Wednesday, May 02, 2007

Hydrogen bus fleet to debut in Whistler

globeandmail.com: Hydrogen bus fleet to debut in Whistler

In time for the Olympics, BC is going to have Hydrogen fuel cell buses as the majority of their fleet in Whistler.

By 2009 in Whistler, you should be able to hop on a whisper-quiet hydrogen-powered bus that leaves nothing in its wake but water vapour.

That's pretty good to cut down on fuel emissions. Heat and water vapour, that's it. Pretty cool. But I'm wondering about safety...

Common concerns about the technology are cost and safety issues around hydrogen fuel storage and handling. The March report for Alameda-Contra Costa Transit found there had been no safety incidents since the buses were deployed in 2000. But several minor operating issues cropped up: fuel-cell buses were “significantly taller” than the diesel fleet, resulting in more need for tree trimming.

Well, if they say it's safe, then it must be. I wonder if they're going to name the first one Hindenburg?

Comments on "Hydrogen bus fleet to debut in Whistler"

 

Anonymous Marina said ... (May 02, 2007 3:40 AM) : 

For a year they've been testing various different fuel type buses around Vancouver and I'm actually surprised they've gone with the Hydrogen bus. I thought the biodiesel option was a good one as well.

 

Blogger Eaglewing said ... (May 02, 2007 4:44 AM) :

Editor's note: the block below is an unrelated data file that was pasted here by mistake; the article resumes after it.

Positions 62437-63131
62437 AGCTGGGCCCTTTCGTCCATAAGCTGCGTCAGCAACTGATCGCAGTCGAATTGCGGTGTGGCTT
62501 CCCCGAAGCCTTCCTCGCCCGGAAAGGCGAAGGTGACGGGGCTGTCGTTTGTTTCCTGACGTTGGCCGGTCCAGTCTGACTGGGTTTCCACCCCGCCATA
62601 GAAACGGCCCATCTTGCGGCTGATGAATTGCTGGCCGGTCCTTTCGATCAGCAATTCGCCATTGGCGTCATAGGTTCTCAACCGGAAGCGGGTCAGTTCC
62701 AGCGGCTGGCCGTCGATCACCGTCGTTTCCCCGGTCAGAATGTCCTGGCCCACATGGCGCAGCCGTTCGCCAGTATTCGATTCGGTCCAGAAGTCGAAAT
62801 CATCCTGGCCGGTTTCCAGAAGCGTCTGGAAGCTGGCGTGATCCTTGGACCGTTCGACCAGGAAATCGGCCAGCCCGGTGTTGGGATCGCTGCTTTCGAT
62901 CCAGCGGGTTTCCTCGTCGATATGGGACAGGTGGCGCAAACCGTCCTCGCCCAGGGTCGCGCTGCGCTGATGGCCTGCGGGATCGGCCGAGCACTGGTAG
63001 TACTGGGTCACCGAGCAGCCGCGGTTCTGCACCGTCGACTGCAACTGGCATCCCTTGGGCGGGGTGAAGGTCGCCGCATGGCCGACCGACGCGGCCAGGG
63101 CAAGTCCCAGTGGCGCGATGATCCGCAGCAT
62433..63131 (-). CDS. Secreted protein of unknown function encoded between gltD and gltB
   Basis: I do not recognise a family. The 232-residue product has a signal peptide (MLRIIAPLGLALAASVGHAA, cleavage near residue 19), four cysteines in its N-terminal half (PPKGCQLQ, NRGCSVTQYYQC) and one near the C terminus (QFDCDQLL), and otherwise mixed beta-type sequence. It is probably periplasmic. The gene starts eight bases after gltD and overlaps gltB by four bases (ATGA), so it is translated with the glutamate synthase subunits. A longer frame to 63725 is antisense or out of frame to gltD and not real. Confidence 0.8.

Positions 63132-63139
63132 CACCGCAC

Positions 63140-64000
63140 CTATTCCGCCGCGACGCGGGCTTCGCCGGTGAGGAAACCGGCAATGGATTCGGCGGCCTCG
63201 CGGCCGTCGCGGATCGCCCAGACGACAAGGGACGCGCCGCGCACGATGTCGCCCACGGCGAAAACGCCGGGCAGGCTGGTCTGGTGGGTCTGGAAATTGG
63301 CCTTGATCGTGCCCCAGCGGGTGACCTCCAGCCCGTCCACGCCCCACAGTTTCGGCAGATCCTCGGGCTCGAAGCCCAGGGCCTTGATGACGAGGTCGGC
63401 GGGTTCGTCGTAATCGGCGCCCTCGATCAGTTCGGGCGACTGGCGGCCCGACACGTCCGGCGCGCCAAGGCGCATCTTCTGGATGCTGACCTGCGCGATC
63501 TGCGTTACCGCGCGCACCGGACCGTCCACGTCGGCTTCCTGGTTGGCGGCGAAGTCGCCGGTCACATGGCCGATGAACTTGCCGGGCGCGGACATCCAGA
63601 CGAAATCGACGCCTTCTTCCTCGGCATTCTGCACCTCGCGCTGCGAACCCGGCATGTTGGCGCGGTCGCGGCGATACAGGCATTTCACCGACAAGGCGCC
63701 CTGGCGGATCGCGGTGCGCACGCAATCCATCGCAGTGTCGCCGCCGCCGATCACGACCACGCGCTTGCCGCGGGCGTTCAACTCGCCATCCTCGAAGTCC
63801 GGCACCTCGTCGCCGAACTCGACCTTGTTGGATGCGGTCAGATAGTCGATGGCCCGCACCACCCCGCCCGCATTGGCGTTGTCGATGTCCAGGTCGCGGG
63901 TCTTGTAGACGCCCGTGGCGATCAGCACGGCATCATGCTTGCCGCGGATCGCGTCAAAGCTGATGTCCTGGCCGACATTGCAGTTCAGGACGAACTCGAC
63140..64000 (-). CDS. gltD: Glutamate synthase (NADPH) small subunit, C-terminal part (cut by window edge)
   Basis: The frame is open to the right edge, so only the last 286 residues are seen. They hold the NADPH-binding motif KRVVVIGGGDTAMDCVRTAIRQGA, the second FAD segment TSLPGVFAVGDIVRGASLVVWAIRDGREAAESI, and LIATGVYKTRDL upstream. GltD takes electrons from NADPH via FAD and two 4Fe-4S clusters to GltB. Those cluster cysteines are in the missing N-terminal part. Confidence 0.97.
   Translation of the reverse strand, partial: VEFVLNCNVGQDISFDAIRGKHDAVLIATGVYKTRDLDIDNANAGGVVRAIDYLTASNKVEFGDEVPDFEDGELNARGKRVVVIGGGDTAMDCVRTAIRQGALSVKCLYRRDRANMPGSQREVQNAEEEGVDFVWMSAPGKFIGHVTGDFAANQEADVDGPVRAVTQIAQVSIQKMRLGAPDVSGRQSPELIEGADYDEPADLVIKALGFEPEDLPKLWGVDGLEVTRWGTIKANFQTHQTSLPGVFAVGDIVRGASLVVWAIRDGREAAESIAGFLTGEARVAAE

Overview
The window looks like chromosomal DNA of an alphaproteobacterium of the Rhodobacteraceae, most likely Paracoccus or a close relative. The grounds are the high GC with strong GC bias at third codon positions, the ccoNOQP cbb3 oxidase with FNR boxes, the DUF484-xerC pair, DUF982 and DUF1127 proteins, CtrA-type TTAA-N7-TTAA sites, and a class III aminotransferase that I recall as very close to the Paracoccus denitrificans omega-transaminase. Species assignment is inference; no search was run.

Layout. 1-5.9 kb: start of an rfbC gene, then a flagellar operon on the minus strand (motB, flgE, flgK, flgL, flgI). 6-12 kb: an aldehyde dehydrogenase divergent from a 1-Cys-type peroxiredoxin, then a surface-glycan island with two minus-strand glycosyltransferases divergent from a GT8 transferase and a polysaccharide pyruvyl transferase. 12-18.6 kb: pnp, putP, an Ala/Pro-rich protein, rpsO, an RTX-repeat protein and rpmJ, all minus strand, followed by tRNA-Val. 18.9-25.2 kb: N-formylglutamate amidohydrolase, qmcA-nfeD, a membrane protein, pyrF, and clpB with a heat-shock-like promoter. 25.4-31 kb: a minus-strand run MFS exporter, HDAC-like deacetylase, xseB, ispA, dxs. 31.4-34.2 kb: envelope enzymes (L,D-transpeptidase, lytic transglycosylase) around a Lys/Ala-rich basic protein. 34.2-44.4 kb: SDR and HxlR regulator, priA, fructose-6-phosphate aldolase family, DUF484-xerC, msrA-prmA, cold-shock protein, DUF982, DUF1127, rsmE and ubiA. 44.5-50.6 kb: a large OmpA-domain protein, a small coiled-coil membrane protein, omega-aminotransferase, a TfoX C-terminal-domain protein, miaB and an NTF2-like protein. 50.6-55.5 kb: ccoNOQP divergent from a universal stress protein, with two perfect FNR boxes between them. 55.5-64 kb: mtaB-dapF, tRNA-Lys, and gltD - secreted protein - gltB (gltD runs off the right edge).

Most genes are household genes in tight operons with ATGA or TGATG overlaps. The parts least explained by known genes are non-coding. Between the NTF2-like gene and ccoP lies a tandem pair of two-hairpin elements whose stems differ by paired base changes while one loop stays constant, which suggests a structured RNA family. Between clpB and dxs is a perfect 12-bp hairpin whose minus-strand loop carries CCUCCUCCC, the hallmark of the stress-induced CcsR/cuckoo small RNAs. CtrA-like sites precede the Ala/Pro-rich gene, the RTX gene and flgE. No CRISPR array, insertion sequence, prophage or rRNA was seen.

Well anything's got to be better for the environment than some of those old diesel ones most cities have chugging around. I'd still be leery of the safety of anything Hydrogen.

 

Anonymous originallru said ... (May 02, 2007 11:55 PM) : 

I'm starting to get leery of biodiesel as well. It seems like it is putting too much pressure on agriculture, to produce energy on top of food. It doesn't sit well with me to see the potential of people fighting over whether to put this cob of corn into their stomach or their gas tank.

It seemed like a great idea to pour the waste oil from restaurant fast food into your gas tank and drive around on that (ok, it wasn't quite that direct, but close). But growing crops specifically for fuel seems like we're redirecting the hungry beast of energy consumption from fossil fuels to our own dinner table. Who wins if global warming makes it harder to grow crops? The person who pays the most? Ouch.

Maybe I'm just paranoid. :-)

All reports I've heard is that hydrogen is safe, but both hydrogen and biodiesel need energy themselves to be produced. It doesn't seem as green as solar or wind, but I suppose it is greener than oil.

 

Blogger Eaglewing said ... (May 03, 2007 1:56 AM) : 

Interesting way to look at it. Sounds like robbing peter to pay paul kind of deal. Not to mention with all the sprawling suburbs, where are they going to grow the crops to provide the fuel to drive the tractors to harvest the crops to make the fuel?

 

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